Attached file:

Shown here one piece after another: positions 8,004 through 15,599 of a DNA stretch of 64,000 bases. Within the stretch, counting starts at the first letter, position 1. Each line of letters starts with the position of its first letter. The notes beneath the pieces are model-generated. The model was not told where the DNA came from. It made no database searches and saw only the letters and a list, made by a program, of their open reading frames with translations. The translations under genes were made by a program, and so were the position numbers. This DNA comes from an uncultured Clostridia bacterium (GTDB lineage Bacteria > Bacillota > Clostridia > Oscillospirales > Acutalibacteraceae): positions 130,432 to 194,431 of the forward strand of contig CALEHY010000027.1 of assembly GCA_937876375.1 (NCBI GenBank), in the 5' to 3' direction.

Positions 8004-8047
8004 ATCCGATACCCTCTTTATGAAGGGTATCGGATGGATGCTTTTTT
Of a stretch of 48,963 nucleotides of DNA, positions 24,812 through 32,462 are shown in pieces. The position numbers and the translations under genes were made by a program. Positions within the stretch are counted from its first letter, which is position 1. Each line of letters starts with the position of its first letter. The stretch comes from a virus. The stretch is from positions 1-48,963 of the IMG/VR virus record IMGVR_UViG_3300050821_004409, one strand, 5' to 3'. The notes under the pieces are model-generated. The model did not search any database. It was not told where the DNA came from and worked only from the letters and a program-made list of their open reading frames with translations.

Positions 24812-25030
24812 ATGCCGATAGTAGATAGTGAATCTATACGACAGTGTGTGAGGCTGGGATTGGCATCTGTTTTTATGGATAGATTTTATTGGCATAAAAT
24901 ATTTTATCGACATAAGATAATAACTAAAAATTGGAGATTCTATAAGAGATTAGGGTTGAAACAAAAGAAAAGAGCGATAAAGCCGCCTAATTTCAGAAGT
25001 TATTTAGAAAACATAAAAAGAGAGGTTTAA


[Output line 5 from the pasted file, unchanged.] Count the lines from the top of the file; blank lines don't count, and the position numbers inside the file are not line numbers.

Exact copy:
Positions 24812-25030